This one is obvious, but still crucial to maintaining a happy balance in your life. Living a life full of good habits, both emotional and physical, should be seen as an investment in your future. By incorporating light exercise, healthy eating, and regular check-ups, you will increase your chances of living a long and happy life.
Health, like happiness, is tied to both money and relationships. Leading a healthy lifestyle will generally decrease money spent on medical bills and alleviate strain on your relationships. Plus, health and happiness have a symbiotic relationship; happier people have a lower risk for cardiovascular disease, lower blood pressure, better sleep, better diet, and reduced stress, making them healthier people as well.
Conversely various studies have shown that wealthier individuals don’t only live longer, they also get 8 to 9 additional healthy years after 50 than lower income individuals in the United States and in England. The findings, published in The Journals of Gerontology: Series A, sought to look at the role socioeconomic factors play in how long people live healthy lives.
When looking at the future happiness can feel like a nebulous goal. You cannot simply focus on one of these categories in your life without considering the other two. In order to bring more happiness and joy into your life, you need a balance of all three: Financial Autonomy, Fulfilling Relationships, and a Healthy Lifestyle. These are far from the only factors that can make you happier, but they’re certainly some of the most important. It’s also helpful to remember that happiness looks different from person to person; a happy life could look different for you than it does for your children and your grandchildren.
At Carver Financial, we use these pillars to build a plan that compliments what’s truly important to you. We are a team of passionate professionals who work hard on creating a community that enhances happiness and overall satisfaction with life. Part of this is offering experiences like international trips and local presentations that not only educate and inspire, but also help you meet other individuals who have the same interests or are going through the same experiences as you.
As 2021 comes to an end, a lot of people are beginning to focus on how they want their upcoming year to look like. Often this includes financial planning that considers taxes, investments, and cash needs. I believe this is also a great time to take a larger view and think about what you really want your future to be like; how to bring balance to your life through smart decisions with regard to both wealth management and the experiences you want to have. The team at Carver Financial is here to help you define your vision and then navigate to the most fulfilling life possible. This truly is at the heart and soul of Personal Vision Planning®.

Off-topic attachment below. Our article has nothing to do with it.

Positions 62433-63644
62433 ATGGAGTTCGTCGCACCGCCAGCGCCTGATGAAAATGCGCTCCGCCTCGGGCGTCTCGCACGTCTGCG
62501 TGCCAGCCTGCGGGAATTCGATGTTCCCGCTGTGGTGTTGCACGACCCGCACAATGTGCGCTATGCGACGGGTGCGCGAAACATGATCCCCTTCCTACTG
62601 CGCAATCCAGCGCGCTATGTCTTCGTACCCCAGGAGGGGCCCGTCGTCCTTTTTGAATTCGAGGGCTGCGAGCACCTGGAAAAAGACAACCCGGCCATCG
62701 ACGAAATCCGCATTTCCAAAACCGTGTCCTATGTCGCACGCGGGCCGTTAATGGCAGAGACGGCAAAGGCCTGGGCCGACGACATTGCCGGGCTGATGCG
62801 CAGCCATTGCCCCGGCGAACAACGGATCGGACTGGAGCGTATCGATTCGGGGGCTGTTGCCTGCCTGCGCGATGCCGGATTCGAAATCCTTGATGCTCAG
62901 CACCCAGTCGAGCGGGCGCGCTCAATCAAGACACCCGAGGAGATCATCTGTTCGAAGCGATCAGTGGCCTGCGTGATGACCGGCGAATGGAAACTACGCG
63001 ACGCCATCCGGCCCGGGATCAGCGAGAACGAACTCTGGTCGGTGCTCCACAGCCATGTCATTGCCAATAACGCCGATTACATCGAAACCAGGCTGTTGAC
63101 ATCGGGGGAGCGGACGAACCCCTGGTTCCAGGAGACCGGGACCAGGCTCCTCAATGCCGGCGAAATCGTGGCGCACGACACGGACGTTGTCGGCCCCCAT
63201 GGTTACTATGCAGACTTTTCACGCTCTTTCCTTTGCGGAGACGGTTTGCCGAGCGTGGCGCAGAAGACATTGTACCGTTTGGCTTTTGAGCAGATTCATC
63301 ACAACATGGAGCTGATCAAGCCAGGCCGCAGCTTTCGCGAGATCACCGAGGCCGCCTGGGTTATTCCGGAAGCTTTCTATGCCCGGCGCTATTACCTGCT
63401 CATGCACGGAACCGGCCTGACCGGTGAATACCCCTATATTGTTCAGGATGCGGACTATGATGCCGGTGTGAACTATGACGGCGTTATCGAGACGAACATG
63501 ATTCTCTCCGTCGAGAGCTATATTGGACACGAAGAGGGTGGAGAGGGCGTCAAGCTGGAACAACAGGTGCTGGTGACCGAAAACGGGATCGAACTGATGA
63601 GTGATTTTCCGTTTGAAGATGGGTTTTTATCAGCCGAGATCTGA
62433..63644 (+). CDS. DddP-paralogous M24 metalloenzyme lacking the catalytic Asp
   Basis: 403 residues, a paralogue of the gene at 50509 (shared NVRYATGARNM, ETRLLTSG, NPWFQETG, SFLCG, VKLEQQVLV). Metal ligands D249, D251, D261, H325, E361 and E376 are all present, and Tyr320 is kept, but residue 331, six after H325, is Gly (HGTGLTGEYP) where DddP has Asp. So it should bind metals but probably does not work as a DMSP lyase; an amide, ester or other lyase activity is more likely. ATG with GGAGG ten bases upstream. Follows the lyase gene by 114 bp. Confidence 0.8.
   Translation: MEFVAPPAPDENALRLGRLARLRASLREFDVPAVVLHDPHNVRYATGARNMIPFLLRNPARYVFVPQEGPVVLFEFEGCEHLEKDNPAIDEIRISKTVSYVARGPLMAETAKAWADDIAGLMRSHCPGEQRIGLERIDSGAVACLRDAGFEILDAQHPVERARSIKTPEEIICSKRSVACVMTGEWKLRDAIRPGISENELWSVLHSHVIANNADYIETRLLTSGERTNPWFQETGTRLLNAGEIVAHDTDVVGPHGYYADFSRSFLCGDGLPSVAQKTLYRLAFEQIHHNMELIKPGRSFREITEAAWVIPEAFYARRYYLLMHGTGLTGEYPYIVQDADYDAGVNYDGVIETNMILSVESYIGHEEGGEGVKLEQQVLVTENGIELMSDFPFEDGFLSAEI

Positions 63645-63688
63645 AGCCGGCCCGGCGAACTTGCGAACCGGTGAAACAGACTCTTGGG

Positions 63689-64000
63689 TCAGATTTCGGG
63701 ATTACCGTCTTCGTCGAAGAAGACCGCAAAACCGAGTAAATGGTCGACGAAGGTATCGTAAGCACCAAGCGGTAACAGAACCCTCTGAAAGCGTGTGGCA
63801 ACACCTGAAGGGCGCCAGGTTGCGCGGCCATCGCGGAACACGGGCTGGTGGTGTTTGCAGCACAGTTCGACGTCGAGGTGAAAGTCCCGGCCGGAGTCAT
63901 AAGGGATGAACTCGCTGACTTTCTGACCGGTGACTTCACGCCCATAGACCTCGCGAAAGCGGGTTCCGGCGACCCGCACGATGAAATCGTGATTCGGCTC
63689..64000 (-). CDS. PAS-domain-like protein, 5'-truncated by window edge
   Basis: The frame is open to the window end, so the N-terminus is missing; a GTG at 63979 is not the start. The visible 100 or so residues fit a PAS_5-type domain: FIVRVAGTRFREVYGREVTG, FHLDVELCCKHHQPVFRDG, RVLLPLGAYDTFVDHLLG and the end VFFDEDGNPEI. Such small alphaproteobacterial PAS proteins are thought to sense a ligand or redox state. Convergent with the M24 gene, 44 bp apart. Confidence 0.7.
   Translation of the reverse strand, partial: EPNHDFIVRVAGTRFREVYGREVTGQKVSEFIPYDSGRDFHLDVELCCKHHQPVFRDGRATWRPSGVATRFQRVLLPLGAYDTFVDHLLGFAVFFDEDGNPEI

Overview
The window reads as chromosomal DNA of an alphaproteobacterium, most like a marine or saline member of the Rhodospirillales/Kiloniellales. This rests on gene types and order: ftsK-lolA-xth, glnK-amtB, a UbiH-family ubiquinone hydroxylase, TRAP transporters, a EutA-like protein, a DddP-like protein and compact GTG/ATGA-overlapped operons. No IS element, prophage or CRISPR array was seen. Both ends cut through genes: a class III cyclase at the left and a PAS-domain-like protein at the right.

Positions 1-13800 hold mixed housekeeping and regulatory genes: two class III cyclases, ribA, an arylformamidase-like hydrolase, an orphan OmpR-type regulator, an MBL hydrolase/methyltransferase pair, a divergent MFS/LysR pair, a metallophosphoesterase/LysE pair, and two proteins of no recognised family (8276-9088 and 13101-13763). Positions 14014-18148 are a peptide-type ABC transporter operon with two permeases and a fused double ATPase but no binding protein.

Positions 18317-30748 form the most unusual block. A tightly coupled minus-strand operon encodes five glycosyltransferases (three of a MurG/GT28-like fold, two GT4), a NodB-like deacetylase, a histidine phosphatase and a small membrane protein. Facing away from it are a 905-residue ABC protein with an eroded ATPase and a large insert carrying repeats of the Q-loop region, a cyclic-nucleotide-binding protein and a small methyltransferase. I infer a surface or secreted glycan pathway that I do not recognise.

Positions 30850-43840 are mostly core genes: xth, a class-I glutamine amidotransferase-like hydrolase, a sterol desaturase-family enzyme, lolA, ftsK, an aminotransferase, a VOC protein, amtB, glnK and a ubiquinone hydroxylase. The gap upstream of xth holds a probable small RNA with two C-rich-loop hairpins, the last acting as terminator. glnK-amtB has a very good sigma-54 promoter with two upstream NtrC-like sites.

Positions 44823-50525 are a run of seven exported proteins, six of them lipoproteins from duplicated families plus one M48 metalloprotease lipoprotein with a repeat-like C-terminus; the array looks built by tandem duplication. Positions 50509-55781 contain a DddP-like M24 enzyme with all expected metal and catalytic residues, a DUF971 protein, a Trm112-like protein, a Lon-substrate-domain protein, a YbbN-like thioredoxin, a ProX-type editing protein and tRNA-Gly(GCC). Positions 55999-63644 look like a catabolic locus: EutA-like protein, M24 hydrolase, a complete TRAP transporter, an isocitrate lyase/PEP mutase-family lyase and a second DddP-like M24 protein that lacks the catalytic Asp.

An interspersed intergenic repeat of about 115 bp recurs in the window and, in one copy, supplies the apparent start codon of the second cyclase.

I founded Carver Financial Services in 1990 to help make peoples lives’ better. We use a uniquely designed program to achieve this goal. There are plenty of financial planning, brokerage and investment firms that focus solely on the money—we are not one of them. We are here to help a select group of people lead more fulfilling lives. While other firms focus on investments and the markets, our firm is dedicated to your Personal Vision Planning®, whatever your vision may be. If you have $500,000 (or more) in investible assets, please feel free to reach out to me personally, or to our team if we can be of service.
We are more than happy to review your existing planning to provide a second opinion or help create a new Personal Vision Plan for your future. There is neither a cost nor any obligation. You vision is our priority, and we are always here for you.
Randy Carver, CRPC®, CDFA®, is the president and founder of Carver Financial Services, Inc., and is also a registered principal with Raymond James Financial Services, Inc. Randy has more than 32 years of experience in the financial services business. Carver Financial Services, Inc. was established in 1990 and is one of the largest independent financial services offices in the country, managing $2.3 billion in assets for clients globally, as of October 2021. Randy and his team, work with individuals who are in financial transition as a result of divorce, retirement, or the sale of a business. You may reach Randy at firstname.lastname@example.org.